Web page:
Jolly Joan Lookalike or Patsy-type Girl

Name: Jolly Joan Lookalike or Patsy-type Girl

Made by and When: Unknown, 1920s-1930s

Material: Composition

Marks: None.

Height: 11-1/2 inches

Hair, Eyes, Mouth: Sculpted black short curls with a sculpted red hair bow on the doll’s left, brown painted eyes that glance slightly to the doll’s right, closed mouth

Clothes: Red, white, and blue dress has a red cotton bodice, white cotton sleeves, paisley print red skirt, and a white silk faille apron decorated with one row each of blue and red rickrack, white nylon panties, white cotton socks, tan two-hole laced shoes. With the exception of the panties, the clothing, socks, and shoes are period-appropriate.

Other: On page 132 of Black Dolls an Identification and Value Guide Book II by Myla Perkins, published in 1995 by Collector Books, this doll is described as, “12”. Composition Patsy look-alike with molded hair, molded red bow on left side near part in hair, painted intaglio eyes, closed mouth, jointed composition arms and legs.  Body is one piece with the head.  Unmarked.  Redressed.  1920-30.  A marked Effanbee doll has the same molded hair.”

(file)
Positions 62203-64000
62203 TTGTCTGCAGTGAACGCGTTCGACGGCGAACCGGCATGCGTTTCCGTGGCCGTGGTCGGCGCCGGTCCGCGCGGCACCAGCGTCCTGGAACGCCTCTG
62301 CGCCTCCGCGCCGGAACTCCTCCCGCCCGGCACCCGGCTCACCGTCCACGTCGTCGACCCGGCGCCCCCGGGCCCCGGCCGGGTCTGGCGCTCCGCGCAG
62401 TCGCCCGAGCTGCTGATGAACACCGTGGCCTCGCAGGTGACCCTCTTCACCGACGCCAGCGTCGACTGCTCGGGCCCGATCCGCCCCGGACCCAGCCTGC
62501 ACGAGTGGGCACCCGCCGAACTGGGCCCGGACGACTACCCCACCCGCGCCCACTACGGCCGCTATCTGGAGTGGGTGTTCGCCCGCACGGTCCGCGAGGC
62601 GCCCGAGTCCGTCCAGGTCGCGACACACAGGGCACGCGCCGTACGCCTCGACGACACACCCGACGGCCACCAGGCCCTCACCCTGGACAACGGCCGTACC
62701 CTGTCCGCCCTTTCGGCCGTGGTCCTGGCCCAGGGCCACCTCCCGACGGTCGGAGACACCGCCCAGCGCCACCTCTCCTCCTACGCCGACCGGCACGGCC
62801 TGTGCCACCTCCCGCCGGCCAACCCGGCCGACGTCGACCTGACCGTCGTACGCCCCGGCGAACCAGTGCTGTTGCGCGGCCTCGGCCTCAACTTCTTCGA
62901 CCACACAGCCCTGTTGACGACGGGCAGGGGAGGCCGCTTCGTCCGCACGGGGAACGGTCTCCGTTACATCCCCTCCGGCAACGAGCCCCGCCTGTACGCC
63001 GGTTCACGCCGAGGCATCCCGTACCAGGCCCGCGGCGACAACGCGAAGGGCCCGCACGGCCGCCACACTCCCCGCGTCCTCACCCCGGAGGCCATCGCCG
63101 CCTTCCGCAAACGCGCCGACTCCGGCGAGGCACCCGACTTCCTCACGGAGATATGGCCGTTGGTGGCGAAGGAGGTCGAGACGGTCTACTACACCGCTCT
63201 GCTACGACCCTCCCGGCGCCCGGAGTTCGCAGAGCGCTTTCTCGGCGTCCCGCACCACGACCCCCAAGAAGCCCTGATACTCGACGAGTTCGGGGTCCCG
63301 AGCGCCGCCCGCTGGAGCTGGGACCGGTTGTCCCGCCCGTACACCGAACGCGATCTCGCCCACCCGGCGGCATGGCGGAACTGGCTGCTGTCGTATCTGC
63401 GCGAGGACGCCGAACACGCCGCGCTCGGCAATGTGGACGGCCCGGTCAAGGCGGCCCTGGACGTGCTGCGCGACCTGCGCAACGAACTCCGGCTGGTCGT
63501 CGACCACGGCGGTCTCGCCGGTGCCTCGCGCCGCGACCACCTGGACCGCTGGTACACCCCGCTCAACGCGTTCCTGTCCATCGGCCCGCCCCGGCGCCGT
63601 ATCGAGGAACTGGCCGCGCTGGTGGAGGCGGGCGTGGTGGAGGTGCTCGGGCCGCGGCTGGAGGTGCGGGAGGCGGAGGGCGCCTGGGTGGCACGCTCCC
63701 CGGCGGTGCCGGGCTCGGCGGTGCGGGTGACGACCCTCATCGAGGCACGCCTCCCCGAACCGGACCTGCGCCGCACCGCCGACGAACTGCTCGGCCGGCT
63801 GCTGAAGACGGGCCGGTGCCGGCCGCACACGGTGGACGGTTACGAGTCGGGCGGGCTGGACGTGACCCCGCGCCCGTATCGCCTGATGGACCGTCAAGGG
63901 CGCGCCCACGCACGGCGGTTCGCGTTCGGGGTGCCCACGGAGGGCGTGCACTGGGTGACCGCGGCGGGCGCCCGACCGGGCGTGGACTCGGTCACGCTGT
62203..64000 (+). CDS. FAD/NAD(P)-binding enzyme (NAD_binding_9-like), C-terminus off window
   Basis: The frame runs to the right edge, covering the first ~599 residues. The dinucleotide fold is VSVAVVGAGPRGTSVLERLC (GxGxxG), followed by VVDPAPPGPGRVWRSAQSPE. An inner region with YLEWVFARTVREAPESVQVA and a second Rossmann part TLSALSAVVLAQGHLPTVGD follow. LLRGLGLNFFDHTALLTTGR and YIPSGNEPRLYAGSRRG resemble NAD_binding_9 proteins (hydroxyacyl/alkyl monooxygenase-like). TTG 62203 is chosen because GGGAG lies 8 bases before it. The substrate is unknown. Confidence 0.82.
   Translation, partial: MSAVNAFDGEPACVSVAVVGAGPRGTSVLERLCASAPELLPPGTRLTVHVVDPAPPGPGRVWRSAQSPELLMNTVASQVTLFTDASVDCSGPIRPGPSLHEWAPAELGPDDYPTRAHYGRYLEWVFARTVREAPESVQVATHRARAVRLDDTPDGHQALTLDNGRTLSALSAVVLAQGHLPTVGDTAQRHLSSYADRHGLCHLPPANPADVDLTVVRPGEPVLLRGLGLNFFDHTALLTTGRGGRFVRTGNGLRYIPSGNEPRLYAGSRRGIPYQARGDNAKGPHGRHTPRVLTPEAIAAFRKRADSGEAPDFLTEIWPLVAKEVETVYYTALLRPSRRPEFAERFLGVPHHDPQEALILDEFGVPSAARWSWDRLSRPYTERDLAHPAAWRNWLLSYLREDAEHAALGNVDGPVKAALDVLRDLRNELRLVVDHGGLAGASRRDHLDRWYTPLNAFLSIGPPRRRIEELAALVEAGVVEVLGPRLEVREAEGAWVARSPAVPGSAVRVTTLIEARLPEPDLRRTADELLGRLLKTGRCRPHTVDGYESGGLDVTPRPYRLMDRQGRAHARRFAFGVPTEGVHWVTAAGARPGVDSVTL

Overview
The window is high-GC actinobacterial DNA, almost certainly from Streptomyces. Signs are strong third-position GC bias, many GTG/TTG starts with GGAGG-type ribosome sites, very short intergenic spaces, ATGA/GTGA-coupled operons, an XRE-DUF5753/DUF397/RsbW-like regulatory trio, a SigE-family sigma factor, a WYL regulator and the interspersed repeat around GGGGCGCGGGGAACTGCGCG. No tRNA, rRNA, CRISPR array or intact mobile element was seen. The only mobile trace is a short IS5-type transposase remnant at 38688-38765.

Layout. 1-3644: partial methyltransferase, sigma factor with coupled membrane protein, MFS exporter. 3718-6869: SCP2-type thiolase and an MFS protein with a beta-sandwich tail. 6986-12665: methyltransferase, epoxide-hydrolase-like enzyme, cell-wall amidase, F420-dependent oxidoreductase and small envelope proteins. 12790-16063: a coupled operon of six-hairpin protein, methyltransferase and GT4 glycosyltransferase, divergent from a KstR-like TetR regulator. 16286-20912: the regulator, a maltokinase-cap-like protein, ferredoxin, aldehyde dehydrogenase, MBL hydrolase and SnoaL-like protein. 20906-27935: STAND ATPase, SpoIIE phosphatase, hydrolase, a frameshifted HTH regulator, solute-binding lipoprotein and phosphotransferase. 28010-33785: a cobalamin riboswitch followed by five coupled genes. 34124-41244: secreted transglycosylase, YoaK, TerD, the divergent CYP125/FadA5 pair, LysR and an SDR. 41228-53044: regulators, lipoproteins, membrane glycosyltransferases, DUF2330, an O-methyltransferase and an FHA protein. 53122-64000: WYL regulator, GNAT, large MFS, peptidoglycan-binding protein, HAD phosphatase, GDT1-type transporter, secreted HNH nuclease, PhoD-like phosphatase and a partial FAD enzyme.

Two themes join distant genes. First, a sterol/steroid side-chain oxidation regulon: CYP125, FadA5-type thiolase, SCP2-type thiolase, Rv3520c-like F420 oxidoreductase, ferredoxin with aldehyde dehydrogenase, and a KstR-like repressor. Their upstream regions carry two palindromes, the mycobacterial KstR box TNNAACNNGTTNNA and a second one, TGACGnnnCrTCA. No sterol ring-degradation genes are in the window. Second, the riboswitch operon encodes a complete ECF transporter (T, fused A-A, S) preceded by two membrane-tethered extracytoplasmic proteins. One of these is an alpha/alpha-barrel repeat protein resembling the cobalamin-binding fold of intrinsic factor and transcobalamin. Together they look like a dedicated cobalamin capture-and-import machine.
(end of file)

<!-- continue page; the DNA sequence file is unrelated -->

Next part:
This doll is best described as a Jolly-Joan-lookalike as it uses the same head sculpt and body as Jolly Joan, a White advertising doll for a Portland, Oregon restaurant of the same name. The Jolly Joan doll was dressed as a waitress. During the time this doll was made, several companies purchased doll sculpts, bodies, and parts from the same manufacturers. The company that sold my doll and the seller of Jolly Joan quite possibly purchased their dolls from the same manufacturer and named and distributed the dolls differently. See photos of Jolly Joan here.



Your comments are valued. Donations aid the initiative to preserve Black-doll history. 

If you subscribe to DeeBeeGee’s Virtual Black Doll Museum™ by email, be sure to click the post title in the email, which links to the website to view all text and associated media. Please “like” and share this installation with your social media doll contacts. To subscribe, add your email address to the subscribe or sign-up field in the footer or right sidebar. 

Published by DeeBeeGee

Doll collector, historian, co-founder of the first e-zine devoted to collecting black dolls; author of black-doll reference books, doll blogs, and doll magazine articles.

Leave a Reply

Please log in using one of these methods to post your comment: Logo

You are commenting using your account. Log Out /  Change )

Facebook photo

You are commenting using your Facebook account. Log Out /  Change )

Connecting to %s

%d bloggers like this: